I love a good pun, but not as much as I love a beautiful brooch! They're such a simple way to add personality to an outfit and look especially nice pinned onto a jacket lapel. I didn't have anything autumnal in my brooch collection though, so I thought I'd make some gold leaves to celebrate fall's arrival. These little guys are so easy to make, that you could easily make a bunch to string on a garland, to use as necklace pendants, or to create magnets! You can make your brooches any color, but I love the look of gold leaf, and like I said— I can't resist a good pun. Gold leaves!
-polymer clay in color of your choice (I used white because I already had some, but you could save yourself a step by getting clay in a color you want to show through the gold.)
-gold leaf sheets, sizing, and a sealant (only use water-based sizing and sealant)
-paint for background color (optional)
-silicone mold (I used this one.)
Step Two: Push the brooch pins into the clay to make indents. Then bake for the recommended time on the clay packaging. I baked mine at 270°F for 30 minutes (15 minutes for every 1/4" thickness of clay). Allow to cool before removing from the mold. Pull off the pins and set aside for later.
Step Four: Brush a light coat of sizing onto the painted leaves to prepare for the gold leaf sheets. If you have a gold leaf kit, it will come with sizing. I've seen people use Mod Podge for this too. Gold leaf sizing takes about 20 minutes to set up.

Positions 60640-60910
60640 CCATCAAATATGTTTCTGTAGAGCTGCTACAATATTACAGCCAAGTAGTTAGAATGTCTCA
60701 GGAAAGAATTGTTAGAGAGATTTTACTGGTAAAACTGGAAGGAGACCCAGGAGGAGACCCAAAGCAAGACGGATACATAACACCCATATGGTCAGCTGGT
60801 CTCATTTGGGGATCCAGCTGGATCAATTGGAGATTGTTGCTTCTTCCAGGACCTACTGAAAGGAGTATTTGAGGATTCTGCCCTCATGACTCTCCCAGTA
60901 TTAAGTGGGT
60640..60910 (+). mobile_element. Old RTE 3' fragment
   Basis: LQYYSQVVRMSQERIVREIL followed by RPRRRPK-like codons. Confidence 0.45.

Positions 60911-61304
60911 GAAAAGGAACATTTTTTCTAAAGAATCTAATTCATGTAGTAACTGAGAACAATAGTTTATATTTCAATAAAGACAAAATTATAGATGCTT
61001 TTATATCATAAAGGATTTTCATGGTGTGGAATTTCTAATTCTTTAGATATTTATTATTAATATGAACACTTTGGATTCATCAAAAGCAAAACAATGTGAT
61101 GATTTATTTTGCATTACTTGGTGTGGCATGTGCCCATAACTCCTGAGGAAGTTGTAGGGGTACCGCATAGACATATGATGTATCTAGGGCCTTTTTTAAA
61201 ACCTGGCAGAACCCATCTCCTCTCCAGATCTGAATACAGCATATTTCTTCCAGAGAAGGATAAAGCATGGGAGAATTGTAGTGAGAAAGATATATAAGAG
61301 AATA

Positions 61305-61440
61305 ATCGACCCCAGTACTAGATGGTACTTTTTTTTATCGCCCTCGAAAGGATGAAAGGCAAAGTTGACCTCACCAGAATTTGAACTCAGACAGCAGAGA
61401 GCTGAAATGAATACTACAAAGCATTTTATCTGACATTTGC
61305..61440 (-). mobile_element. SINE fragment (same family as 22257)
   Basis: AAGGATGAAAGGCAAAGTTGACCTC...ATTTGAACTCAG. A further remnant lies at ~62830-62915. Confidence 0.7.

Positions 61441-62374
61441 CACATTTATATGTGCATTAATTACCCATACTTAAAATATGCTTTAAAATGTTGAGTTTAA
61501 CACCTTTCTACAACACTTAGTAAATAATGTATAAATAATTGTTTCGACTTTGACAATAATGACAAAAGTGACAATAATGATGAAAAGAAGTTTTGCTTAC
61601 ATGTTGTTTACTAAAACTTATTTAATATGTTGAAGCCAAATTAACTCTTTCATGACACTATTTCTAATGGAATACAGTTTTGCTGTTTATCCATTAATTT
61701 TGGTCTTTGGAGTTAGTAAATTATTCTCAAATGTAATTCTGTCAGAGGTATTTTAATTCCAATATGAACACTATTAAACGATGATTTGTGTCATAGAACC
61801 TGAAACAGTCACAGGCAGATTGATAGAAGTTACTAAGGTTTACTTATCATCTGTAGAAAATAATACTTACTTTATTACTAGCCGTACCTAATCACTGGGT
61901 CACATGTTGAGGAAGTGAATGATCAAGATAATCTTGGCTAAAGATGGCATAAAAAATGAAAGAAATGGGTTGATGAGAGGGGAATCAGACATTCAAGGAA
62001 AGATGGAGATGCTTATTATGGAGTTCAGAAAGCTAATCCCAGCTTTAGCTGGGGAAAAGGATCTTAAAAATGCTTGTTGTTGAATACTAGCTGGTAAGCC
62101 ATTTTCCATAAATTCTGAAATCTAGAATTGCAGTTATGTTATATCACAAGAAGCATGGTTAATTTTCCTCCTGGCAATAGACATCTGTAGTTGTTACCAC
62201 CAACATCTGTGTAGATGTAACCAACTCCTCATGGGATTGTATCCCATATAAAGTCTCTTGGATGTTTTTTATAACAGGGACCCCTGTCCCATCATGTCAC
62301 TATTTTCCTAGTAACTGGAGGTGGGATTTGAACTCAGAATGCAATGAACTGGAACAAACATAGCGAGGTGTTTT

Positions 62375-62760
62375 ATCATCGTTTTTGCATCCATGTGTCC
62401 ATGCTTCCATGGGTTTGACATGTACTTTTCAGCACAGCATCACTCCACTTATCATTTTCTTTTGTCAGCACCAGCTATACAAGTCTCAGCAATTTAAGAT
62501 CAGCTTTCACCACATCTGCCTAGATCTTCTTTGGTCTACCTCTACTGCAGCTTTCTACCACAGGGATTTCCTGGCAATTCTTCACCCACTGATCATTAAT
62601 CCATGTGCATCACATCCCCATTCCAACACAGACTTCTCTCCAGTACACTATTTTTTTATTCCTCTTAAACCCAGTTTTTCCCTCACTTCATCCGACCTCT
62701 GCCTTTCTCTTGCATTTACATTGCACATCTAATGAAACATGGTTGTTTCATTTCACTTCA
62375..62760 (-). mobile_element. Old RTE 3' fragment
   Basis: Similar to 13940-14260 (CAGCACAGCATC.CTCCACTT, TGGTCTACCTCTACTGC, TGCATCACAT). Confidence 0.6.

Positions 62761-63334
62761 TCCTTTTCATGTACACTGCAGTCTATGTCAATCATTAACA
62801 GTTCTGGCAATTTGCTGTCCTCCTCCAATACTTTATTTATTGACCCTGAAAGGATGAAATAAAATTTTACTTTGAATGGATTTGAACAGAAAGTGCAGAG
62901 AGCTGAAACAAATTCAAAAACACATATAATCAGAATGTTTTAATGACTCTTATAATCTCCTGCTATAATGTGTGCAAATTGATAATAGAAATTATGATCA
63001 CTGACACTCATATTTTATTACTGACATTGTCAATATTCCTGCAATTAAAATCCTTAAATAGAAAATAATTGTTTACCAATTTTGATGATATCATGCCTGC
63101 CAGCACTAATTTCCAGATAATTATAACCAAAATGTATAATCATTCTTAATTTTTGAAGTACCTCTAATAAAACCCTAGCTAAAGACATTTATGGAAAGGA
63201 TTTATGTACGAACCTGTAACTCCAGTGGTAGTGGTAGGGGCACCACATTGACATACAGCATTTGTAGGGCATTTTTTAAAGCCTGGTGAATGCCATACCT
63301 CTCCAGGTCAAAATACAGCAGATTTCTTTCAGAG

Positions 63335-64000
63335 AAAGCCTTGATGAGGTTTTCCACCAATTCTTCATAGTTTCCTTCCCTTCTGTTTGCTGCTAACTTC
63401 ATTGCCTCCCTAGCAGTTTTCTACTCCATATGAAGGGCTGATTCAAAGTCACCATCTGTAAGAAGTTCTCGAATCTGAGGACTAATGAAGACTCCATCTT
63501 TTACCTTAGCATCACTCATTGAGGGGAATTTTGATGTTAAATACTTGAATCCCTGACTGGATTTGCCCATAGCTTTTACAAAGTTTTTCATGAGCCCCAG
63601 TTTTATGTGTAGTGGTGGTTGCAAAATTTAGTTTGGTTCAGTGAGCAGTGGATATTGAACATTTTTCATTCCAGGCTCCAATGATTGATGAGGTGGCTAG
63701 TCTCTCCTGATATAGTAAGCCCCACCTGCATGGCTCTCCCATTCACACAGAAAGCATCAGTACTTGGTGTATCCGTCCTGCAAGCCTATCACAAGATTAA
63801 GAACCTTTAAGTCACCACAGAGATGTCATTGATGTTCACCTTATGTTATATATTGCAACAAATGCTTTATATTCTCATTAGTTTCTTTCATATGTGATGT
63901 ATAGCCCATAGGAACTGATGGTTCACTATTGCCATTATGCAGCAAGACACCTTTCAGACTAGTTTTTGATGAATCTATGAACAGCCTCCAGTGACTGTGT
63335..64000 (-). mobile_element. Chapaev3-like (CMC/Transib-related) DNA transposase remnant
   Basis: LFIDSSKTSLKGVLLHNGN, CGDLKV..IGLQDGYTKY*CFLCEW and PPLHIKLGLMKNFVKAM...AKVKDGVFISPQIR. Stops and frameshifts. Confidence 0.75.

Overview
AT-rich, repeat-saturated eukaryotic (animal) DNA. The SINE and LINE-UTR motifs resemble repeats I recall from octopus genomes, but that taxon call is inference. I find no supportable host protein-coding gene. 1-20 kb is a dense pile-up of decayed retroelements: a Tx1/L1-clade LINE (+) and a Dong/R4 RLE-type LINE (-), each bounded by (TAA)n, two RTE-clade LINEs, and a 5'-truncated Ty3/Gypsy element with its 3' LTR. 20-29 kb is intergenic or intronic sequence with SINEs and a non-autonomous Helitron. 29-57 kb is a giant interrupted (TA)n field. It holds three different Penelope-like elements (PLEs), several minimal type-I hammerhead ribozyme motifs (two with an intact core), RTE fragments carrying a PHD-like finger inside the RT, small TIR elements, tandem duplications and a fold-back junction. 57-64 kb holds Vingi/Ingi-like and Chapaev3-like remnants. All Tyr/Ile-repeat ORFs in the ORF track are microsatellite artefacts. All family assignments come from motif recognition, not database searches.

Step Five: Apply little pieces of the gold leaf sheets to the prepared leaves. It can be a bit tricky to get the paper into the crevices of the leaves, so I used a little paint brush to help push the gold leaf into those tight spots.
Step Six: Use a soft cloth to rub and burnish the gold leaf, making it nice and smooth. Rub a bit harder at the corners to remove the gold leaf and expose the color underneath. If you need to add more gold leaf in some spots, just repeat steps 4-6 on those areas.
Step Seven: Seal the leaves with a water-based varnish. You could use the sealant that comes with a gold leaf kit, but I've discovered it doesn't hold up well to water like a good varnish does. So I used this Minwax brand water-based Polycrylic spray.
Step Eight: Use a permanent glue to affix the brooch pins in the indents you made before baking.
Important Tip: Be sure to only use polymer-safe paint, sizing, and sealer on your leaves, or the polymer will degrade over time and turn into a gooey mess. I've learned that spray paint, nail polish, and oil-based paints are a no-no. Now I use water-based paints and a durable water-based varnish to seal my polymer creations.
Don't they look pretty? I think I might make some more using a light-weight polymer clay to create a cute little garland for my dining room. But for now I'm loving the little nod to fall on my vintage sweater cape.
Credits // Author and Photography: Mandi Johnson. Photos edited with Stella and Valentine of the Signature Collection.